Pathogens In Food

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The changes in consumer eating habits have increased the demand for a wide variety of raw, frozen, pre-cooked and further processed chicken items. As a result, poultry industry has continued to seek ways to increase acceptability, shelf-life, and ensure optimum flavor, texture and overall product quality (Sahoo et al., 1996).
There is noticed that increasing in the consumption of chicken meat products due to economic consideration. Chicken meat are good source of protein of high biological value which contain most of the essential amino-acids with a high proportion of unsaturated fatty acids and low cholesterol level besides it contain many vitamins as well as minerals which are important for human body (Smith, 2001).
Chicken burgers, nuggets
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In Eastern region of the, such incidence records a total of 96.27% for food of animal origin and 37.77% for poultry and their products (Altabari and Aldaghim, 2002).
Microbial pathogens in food cause an estimated 6.5 to 33 million cases of human illness and up to 9000 deaths annually (Council for Agricultural Science and Technology, 1994). In the developed world, frequent reports of food poisoning have increased public concern in relation to the potential presence of pathogenic organisms in food. Changes in eating habits, mass catering, unsafe food storage conditions and poor hygiene practices are major contributing factors to food associated illnesses (Hedberg et al., 1992).
Chicken meat products may be contaminated with microorganisms from handlers, during the processes of manufacturing, and marketing. Improper cooking, refrigeration or storage may lead to meat-borne illness. Food-borne pathogens are the leading causes of illness and death, costing billions of dollars in medical care, medical and social costs (Fratmico et al.,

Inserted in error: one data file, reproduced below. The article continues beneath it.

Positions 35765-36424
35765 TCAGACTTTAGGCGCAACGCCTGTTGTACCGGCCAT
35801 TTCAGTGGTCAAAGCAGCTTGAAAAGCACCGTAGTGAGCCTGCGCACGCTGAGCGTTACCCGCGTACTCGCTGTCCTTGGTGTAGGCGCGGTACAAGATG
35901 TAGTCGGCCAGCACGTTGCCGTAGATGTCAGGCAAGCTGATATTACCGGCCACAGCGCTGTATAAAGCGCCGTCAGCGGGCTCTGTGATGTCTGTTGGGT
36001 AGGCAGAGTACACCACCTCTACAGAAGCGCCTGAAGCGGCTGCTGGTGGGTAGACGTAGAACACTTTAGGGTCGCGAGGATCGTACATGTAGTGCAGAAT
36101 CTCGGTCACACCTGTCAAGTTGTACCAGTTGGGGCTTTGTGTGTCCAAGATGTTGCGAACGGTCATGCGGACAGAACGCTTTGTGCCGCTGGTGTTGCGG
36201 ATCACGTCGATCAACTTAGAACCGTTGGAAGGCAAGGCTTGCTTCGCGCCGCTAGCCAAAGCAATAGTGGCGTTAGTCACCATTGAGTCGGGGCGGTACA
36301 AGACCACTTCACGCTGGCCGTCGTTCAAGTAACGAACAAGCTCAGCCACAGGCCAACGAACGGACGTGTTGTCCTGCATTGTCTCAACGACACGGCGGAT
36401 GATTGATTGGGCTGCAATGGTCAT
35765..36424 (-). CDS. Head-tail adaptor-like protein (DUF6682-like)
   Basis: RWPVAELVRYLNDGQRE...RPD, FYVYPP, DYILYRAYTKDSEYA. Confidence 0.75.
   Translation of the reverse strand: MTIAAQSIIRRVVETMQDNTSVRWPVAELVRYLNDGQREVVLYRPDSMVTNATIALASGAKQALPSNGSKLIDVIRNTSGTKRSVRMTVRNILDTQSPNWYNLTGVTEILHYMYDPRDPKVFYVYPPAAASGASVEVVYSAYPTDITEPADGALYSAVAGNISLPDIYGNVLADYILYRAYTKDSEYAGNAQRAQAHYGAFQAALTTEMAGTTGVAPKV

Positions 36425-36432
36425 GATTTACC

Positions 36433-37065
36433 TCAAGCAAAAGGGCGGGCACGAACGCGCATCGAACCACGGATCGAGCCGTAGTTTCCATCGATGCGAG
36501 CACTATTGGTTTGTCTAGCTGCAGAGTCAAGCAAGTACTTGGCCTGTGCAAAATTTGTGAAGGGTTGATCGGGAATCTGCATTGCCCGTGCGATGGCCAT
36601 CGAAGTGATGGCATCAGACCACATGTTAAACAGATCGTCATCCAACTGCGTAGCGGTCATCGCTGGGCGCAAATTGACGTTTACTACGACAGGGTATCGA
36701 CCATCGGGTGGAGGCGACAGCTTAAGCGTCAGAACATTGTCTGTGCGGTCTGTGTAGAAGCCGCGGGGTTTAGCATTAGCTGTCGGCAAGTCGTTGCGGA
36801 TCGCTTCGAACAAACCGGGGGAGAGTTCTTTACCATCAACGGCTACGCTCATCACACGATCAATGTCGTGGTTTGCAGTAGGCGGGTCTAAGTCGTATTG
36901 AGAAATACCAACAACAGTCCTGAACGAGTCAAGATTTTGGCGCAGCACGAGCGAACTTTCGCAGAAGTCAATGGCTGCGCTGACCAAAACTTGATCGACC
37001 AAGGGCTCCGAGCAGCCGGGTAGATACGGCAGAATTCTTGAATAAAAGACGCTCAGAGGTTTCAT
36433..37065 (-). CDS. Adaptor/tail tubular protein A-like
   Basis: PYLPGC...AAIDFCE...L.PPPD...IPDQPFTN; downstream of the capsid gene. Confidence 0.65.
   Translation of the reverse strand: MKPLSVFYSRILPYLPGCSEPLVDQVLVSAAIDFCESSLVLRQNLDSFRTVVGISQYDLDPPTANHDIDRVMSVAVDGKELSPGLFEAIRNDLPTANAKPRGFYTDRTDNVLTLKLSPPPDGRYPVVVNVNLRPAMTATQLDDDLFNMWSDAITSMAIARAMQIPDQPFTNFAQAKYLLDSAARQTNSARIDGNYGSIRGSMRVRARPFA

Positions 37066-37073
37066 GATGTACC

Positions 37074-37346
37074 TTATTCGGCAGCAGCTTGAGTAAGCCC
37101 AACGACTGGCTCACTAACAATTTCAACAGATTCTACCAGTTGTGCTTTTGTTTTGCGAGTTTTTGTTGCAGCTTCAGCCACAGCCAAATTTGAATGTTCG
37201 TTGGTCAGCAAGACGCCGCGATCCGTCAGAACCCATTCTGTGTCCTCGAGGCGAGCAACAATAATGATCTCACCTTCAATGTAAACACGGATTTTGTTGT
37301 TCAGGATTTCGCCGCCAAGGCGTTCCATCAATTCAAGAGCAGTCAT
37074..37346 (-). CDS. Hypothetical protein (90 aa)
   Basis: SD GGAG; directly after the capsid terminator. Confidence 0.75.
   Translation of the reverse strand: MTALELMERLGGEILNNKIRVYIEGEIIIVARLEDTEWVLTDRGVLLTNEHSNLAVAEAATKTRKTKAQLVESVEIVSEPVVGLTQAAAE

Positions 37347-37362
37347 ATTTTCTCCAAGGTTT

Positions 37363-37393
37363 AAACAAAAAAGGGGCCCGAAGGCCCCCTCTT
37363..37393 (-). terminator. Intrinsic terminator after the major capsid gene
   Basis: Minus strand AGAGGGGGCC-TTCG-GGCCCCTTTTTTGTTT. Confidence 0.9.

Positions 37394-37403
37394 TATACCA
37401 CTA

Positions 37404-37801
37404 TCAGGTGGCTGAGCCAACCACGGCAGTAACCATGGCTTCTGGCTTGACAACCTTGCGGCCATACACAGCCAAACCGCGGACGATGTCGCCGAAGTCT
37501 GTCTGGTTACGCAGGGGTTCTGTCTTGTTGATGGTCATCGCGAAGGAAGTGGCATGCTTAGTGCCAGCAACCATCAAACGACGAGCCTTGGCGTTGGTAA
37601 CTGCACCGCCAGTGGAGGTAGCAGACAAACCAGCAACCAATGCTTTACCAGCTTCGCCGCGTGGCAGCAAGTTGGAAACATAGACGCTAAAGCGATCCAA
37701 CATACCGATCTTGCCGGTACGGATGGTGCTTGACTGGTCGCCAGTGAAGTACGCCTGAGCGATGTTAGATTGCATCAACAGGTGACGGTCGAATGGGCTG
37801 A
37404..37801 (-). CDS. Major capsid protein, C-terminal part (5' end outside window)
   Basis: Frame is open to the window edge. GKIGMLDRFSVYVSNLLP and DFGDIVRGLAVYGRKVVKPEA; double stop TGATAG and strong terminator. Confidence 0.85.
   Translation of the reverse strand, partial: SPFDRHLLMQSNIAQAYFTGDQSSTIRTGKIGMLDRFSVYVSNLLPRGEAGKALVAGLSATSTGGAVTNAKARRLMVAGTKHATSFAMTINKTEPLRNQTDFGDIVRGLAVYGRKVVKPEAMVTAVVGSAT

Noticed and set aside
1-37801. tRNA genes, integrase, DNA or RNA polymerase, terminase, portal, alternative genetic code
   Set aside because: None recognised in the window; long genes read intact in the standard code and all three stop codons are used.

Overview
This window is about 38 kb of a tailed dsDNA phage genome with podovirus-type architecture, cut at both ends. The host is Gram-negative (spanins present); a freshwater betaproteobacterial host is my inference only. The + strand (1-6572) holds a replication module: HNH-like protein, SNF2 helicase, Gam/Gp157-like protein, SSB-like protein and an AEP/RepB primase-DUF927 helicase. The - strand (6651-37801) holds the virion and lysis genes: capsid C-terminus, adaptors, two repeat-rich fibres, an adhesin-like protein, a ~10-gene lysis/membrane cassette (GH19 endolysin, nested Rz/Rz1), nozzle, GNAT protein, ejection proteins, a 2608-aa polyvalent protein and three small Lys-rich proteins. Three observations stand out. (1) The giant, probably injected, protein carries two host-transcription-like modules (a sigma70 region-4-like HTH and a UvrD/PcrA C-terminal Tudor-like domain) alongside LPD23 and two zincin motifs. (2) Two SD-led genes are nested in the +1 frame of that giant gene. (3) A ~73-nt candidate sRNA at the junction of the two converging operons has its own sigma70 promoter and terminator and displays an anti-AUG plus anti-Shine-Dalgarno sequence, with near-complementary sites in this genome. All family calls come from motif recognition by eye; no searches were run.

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Staph. aureus is the most prevalent contagious pathogens, which rapidly and easily transmitted, as well as it causes a zoonotic disease which transmitted to human being, due to the permanent interchange of Staph. aureus from human to animals the reverse occurs as a result of the close ecological relations between man, environment and animal (Sharaf and Sabra, 2012).
Pathogenic bacteria commonly associated with poultry meat are Salmonella spp. These pathogens can be harbored in the intestines of otherwise healthy animals, and spread on the carcass surface during slaughter (Hilbert et al., 2014).
Salmonella species remains a leading cause of food poisoning in the developed world, resulting in multiple cases of absenteeism, illness, hospitalization and death each year (CDC 2006). Salmonella is one of the microorganisms most frequently associated with food borne outbreaks of illness. Meat products in general and poultry, in particular, are the most common sources of food poisoning by Salmonella (Antunes et al., 2003). Escherichia coli are considered the most commensally living microorganism in the alimentary tract of nearly all domestic and wild animals as well as human. Enteropathogenic E. coli organisms usually lead to severe diarrhea in infants and it may also be the

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